Karen Nash is a medical reporter and media consultant based in Monroeville, PA.
What is your reaction to the new AMA president describing health care as being in crisis?
"The burden of preauthorization, reimbursements not keeping up with inflation, and consequently, our abilities to staff and maintain our offices and pay our employees at appropriate levels are also affecting our ability to care for patients," said urologist Ronald P. Kaufman Jr, MD.
Are you considering whether artificial intelligence (AI) is coming to your practice and how it might fit in?
How do you feel about in-person AUA meetings and the new practice guidelines introduced there?
"Pandemic meetings were different because they were virtual. To be honest, those weren’t really good. I prefer to go to the meeting and be with other people and see them face-to-face," says Robert Gossett, MD.
Do your patients ask you about medical information you know is wrong? How do you handle it?
"I’m frank with them. If it’s something I haven’t heard of, I tell them. I also tell them where I get my information," says Kevin Krughoff, MD.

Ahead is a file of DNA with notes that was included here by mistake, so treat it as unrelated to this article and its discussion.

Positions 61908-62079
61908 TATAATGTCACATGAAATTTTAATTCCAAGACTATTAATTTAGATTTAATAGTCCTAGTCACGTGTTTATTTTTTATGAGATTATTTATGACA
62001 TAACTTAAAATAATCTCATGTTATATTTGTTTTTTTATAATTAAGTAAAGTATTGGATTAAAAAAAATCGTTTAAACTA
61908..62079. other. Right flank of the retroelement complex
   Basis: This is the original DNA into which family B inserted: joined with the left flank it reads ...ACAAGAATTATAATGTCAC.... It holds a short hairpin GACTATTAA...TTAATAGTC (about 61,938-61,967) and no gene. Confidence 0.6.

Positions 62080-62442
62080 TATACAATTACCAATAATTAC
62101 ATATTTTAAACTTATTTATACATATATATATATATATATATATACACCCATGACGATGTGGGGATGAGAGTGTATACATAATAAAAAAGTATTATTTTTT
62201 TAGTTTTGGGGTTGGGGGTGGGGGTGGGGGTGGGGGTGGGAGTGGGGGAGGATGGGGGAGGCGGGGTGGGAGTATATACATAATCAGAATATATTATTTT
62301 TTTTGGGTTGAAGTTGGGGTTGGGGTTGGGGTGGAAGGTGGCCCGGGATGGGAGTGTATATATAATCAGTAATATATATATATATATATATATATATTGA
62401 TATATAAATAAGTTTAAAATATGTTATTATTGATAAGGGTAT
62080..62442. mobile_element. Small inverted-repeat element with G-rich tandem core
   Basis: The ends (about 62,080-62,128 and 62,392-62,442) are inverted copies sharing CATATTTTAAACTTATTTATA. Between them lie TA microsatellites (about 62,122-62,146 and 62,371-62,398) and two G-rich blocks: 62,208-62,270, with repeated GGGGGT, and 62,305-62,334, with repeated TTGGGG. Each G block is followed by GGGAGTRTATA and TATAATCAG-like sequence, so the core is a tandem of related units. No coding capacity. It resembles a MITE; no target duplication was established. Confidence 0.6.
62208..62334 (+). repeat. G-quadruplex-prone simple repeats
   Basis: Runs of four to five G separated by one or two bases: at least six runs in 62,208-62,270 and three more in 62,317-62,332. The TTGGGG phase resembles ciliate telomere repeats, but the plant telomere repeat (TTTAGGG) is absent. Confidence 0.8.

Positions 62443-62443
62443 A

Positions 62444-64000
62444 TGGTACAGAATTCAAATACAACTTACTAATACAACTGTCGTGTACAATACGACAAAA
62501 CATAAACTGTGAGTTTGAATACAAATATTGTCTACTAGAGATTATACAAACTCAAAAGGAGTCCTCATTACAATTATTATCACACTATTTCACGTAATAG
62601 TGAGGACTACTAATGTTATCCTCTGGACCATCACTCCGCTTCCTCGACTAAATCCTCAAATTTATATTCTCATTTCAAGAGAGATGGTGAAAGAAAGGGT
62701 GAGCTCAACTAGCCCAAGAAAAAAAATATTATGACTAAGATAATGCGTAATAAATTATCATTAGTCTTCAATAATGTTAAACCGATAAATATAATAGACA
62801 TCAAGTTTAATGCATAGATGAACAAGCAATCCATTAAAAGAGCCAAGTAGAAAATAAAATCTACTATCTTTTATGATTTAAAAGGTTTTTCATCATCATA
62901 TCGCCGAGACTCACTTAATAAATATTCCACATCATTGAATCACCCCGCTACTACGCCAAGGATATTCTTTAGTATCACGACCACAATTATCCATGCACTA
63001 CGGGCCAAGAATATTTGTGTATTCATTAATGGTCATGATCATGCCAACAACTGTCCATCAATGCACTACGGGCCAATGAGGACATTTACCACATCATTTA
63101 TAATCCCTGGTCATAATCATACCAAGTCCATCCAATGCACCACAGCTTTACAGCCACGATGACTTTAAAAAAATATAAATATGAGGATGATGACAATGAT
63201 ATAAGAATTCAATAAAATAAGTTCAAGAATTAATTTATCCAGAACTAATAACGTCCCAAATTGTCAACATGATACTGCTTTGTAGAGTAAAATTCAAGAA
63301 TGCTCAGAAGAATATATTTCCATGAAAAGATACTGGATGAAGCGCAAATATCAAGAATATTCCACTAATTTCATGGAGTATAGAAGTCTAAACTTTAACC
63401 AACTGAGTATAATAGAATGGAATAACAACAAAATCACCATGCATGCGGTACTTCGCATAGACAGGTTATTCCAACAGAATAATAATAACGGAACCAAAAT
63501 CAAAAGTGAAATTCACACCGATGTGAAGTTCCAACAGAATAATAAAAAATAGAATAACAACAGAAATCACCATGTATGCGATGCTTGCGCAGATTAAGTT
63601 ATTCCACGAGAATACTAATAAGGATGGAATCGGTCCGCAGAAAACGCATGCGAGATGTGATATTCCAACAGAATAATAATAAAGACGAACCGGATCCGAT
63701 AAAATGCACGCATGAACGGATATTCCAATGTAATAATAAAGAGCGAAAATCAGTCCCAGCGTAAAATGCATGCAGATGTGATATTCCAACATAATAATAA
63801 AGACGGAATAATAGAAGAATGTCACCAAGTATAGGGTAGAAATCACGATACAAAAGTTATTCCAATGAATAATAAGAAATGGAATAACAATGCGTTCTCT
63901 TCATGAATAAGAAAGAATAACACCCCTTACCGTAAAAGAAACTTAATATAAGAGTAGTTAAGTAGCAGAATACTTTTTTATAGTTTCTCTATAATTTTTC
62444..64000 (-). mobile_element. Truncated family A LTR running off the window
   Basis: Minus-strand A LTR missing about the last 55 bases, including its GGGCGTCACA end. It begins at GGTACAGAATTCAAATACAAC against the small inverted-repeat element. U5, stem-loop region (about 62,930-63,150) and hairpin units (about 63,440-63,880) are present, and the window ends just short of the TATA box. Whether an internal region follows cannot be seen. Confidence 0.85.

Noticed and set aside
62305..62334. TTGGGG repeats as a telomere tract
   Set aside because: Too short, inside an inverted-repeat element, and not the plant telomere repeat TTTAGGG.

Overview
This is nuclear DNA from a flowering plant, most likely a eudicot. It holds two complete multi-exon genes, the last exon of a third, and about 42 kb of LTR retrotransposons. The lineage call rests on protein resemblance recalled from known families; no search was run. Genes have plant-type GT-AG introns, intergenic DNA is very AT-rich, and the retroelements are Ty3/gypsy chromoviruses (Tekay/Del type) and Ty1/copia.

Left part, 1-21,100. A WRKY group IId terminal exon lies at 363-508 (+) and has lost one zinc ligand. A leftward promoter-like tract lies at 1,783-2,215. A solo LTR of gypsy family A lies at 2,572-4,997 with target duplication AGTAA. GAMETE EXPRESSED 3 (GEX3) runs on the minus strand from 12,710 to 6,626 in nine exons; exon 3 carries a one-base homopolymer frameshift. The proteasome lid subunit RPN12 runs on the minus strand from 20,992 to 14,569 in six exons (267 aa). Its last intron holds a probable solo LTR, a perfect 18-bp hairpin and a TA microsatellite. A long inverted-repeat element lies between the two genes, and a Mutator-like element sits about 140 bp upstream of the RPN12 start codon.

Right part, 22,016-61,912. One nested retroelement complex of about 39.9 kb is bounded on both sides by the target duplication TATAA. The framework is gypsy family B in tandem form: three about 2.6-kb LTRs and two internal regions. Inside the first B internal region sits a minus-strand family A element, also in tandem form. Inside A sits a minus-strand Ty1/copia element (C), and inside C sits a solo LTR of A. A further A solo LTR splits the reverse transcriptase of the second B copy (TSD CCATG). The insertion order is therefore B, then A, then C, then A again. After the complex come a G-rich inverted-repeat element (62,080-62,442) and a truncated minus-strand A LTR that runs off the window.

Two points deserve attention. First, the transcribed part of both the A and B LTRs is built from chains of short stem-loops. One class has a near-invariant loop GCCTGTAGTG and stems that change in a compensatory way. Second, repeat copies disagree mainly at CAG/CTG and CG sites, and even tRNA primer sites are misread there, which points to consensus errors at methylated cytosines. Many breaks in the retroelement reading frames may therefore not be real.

A year after the end of Roe v Wade, are you seeing increased interest in vasectomies?
"A couple [of] times recently, I’ve done 6 in 1 day. A couple weeks ago, I did 4, the week before that, 5. So I would say I’ve seen an uptick," says urologist Bradford Black, MD.
What is your reaction to the American Cancer Society’s statistics showing a rise in advanced prostate cancer?
"The pendulum is swinging back. It’s all about provider education, hammering home the point that we have to do appropriate screening," says urologist Ryan Hankins, MD.
What was your reaction when you heard urology was considered the most stressful job in the United States?
"It’s hard for me to believe urology’s the most stressful job, although it’s very stressful," says Aaron Bayne, MD.